Simeon and Levi Attack

“On the third day, when they were sore, two of the sons of Jacob, Simeon and Levi, Dinah’s brothers, took their swords and came against the city while it felt secure and killed all the males” (Gen. 34:25).

- Genesis 34:25–29

Dinah’s dalliance with Canaanite society exposed her to danger, but the violence Shechem perpetrated upon her was unjust (Gen. 34:1–4). Moreover, no one has thus far spoken on her behalf; Jacob was silent when he heard of the assault (v. 5), and her rapist and his father have treated her as an object to be bartered for (v. 12).

Yet there were two men who were concerned with their sister’s honor: her brothers Simeon and Levi. In today’s passage, these brothers seek retributive justice for Shechem, the one who would not even admit his sin. But their own actions are unjust, for they strike down all the men of the city as they lay sore from circumcision (vv. 25–26). To make matters worse, the other sons of Jacob join them in their greed and capture the wealth, women, and children left behind after their deaths (vv. 27–28). Truly, as Matthew Henry notes in his commentary, the punishment does not fit the crime.

We know the Lord did not approve of their actions for two reasons. First, Jacob passes Simeon and Levi over as the ruling tribes of Israel in favor of Judah (49:5–12). Secondly, they use the ceremony of circumcision, in which God pledges to keep His covenant promises faithfully (17:1–14), in order to deceive Hamor and his subjects (34:13). God hates such treachery (Prov. 2:21–22). Having honorable motives, Simeon and Levi act impiously, and this impiety, John Calvin writes, is “the more detestable, because they not only rush impetuously upon men, but, in a sense, trample upon the sacred covenant of God, of which alone they make their boast.”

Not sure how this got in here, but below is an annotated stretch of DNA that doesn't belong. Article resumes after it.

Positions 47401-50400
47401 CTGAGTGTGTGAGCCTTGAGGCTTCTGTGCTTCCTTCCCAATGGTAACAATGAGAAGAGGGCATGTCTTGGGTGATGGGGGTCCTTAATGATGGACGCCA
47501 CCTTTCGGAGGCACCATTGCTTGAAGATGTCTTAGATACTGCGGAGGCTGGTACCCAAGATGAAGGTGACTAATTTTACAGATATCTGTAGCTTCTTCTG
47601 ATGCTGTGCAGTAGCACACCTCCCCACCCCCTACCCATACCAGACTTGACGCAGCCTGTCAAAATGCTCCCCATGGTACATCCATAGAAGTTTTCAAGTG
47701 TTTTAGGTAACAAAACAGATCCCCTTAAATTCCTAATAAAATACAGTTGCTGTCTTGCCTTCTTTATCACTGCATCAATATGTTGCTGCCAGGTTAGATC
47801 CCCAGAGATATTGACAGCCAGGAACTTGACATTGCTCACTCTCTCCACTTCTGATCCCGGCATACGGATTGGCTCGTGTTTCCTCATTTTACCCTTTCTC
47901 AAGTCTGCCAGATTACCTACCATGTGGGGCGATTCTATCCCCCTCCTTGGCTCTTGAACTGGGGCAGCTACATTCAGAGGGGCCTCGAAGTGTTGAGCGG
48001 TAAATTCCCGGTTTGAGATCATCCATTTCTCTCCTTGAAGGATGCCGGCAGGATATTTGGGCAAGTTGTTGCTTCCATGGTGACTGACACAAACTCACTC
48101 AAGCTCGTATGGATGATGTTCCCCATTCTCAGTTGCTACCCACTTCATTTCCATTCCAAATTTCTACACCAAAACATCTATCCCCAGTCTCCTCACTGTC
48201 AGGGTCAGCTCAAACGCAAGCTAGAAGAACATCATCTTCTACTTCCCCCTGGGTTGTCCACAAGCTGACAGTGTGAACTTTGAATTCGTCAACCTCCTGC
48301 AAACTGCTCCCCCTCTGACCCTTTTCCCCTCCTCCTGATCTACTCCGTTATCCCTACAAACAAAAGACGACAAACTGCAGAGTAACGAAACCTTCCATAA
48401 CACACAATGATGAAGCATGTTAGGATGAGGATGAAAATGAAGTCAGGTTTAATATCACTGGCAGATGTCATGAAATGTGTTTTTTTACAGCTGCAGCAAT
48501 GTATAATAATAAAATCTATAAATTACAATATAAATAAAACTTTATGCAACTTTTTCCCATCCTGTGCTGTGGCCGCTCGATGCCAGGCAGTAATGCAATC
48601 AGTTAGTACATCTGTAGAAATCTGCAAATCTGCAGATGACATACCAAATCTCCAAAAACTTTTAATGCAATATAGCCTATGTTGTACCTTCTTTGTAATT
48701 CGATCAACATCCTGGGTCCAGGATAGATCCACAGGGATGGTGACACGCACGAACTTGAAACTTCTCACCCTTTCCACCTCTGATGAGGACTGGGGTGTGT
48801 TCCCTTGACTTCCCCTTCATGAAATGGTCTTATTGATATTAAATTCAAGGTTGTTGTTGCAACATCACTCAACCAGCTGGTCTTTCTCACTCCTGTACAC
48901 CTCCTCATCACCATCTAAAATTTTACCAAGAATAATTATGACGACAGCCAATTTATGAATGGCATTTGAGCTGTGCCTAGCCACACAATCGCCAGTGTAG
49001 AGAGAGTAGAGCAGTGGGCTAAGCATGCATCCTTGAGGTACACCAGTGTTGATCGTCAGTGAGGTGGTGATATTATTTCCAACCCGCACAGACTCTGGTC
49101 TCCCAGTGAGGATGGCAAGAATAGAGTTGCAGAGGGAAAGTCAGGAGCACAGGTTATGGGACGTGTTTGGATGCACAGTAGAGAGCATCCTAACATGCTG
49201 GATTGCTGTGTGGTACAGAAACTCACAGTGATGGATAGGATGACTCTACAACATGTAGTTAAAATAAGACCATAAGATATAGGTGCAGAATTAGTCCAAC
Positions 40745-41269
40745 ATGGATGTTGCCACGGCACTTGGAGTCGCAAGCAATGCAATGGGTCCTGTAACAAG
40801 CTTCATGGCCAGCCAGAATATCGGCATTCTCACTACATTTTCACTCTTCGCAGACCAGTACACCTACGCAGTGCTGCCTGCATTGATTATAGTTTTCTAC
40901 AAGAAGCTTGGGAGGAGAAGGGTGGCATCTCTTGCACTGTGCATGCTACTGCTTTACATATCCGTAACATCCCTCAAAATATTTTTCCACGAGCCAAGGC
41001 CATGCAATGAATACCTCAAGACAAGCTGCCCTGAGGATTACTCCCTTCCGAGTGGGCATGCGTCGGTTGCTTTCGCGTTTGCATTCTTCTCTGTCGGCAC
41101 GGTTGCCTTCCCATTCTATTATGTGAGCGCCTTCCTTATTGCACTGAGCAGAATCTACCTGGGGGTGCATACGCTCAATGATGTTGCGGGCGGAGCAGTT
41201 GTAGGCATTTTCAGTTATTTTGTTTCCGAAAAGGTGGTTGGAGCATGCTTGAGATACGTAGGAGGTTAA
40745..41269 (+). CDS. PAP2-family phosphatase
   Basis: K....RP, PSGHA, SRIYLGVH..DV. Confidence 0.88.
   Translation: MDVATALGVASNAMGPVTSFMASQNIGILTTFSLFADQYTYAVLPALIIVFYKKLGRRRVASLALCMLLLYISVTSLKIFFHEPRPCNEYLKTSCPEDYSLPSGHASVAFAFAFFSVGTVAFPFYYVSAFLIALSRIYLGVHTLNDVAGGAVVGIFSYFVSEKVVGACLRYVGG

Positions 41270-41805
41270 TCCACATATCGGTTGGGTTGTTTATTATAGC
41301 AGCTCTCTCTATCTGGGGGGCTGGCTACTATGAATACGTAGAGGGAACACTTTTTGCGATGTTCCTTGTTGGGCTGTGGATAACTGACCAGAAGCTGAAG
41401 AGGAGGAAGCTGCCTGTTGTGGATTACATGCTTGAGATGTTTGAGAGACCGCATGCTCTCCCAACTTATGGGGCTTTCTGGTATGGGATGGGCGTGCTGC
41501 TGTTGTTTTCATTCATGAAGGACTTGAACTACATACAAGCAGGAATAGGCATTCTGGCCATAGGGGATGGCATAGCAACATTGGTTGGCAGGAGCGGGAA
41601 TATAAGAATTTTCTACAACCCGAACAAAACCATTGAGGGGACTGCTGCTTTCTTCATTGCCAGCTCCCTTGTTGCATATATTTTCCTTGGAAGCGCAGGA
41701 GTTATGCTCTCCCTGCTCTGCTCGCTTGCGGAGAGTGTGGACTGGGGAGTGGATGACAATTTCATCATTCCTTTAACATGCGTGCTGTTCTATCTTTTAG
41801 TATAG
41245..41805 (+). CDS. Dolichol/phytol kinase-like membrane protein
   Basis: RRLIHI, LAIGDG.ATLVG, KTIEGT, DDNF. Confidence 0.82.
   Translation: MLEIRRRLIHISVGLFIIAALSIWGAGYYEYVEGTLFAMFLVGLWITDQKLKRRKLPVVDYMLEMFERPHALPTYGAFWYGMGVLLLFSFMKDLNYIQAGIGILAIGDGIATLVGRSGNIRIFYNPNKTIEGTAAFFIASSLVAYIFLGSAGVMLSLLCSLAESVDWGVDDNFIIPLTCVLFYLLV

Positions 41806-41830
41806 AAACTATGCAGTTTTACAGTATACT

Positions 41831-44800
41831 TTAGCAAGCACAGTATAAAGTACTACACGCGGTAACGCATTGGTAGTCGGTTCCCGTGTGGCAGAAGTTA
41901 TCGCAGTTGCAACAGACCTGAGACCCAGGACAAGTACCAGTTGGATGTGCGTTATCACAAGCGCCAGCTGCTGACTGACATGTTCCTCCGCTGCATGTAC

Among other things, God’s disapproval of these actions shows us He did not intend for herem warfare (the total elimination of the enemy) to characterize His people at all times and in all places. Only in select circumstances did He require Israel to annihilate the enemy. Somewhat related to this point is our final application for today: Simeon and Levi warn us against going too far when we seek to right a wrong. John Calvin comments on Genesis 34:7: “We must beware, lest, after we have become severe judges in condemning the faults of others, we hasten inconsiderately into evil.”

Coram Deo

The Lord’s use of Israel to pour out His wrath on the inhabitants of Canaan was a case unique to that particular time in the history of God’s people. As Paul tells us in Romans 12:19, God no longer uses His people (the church) for this task. Instead, we are to trust Him to take vengeance on His enemies. Consider those who have hurt you and those upon whom you have, either now or in the past, desired to take revenge. Pray for their well-being (Rom. 12:20–21).

Passages for Further Study

Jer. 51:36a
Micah 5:7–15
Luke 6:27–36
Rev. 6:9–11

First published in Tabletalk Magazine, an outreach of Ligonier. For permissions, view our Copyright Policy.